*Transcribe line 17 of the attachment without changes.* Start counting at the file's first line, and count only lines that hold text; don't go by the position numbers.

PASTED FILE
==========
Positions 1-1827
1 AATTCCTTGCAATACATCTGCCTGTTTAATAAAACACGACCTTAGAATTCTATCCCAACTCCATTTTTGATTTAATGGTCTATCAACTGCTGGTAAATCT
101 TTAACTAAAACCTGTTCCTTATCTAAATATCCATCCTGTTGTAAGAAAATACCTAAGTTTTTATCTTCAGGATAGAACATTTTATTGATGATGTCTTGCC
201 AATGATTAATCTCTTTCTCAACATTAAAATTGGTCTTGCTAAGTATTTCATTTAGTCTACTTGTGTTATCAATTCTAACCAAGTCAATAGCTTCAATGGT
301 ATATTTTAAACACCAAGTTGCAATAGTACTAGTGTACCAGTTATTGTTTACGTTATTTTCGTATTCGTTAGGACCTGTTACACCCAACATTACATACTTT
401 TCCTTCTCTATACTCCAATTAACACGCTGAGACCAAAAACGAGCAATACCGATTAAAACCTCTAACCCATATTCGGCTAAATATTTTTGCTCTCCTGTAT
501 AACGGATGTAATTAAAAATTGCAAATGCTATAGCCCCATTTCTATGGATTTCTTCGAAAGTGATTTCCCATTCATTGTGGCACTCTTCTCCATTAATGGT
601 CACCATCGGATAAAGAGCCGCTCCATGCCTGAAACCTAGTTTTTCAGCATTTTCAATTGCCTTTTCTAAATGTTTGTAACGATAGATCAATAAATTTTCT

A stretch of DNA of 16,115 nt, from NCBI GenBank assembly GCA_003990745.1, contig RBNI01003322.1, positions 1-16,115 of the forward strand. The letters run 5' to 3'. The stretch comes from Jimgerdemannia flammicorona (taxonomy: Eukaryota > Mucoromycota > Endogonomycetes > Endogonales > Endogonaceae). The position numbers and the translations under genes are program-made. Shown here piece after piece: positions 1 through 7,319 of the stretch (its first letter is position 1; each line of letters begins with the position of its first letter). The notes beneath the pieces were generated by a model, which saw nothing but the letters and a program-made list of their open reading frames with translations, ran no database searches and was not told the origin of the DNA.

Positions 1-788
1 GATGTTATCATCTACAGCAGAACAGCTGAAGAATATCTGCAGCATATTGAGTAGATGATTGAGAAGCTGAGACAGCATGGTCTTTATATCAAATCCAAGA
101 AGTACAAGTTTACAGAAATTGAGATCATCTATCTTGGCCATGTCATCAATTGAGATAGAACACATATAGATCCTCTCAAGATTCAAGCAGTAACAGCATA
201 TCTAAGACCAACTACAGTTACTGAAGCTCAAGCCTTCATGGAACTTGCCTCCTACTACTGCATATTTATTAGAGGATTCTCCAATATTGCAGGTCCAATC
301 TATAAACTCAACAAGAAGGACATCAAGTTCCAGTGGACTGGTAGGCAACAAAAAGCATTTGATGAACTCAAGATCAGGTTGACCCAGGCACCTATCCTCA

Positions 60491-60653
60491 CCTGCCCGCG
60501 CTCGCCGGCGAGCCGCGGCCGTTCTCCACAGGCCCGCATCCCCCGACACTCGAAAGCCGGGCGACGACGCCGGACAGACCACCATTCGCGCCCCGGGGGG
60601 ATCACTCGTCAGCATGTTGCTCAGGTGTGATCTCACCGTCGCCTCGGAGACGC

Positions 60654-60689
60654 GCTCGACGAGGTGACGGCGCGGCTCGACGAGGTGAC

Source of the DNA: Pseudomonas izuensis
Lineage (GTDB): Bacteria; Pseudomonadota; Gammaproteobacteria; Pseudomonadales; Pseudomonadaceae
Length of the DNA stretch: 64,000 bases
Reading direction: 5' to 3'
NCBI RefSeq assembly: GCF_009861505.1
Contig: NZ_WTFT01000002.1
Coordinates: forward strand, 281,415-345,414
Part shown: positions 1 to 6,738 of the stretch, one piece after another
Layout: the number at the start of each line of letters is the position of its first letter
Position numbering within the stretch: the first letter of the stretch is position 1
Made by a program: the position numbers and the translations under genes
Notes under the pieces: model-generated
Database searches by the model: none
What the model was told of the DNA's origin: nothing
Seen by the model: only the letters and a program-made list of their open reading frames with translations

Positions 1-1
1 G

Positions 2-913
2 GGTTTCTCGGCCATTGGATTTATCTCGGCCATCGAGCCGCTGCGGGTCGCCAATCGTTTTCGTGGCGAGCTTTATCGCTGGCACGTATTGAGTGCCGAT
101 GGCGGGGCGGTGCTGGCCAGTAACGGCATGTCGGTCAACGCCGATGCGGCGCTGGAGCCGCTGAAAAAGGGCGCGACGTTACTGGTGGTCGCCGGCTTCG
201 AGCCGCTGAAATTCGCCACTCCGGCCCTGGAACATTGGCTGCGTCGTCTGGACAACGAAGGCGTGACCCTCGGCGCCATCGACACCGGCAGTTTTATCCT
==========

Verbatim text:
60501 CTCGCCGGCGAGCCGCGGCCGTTCTCCACAGGCCCGCATCCCCCGACACTCGAAAGCCGGGCGACGACGCCGGACAGACCACCATTCGCGCCCCGGGGGG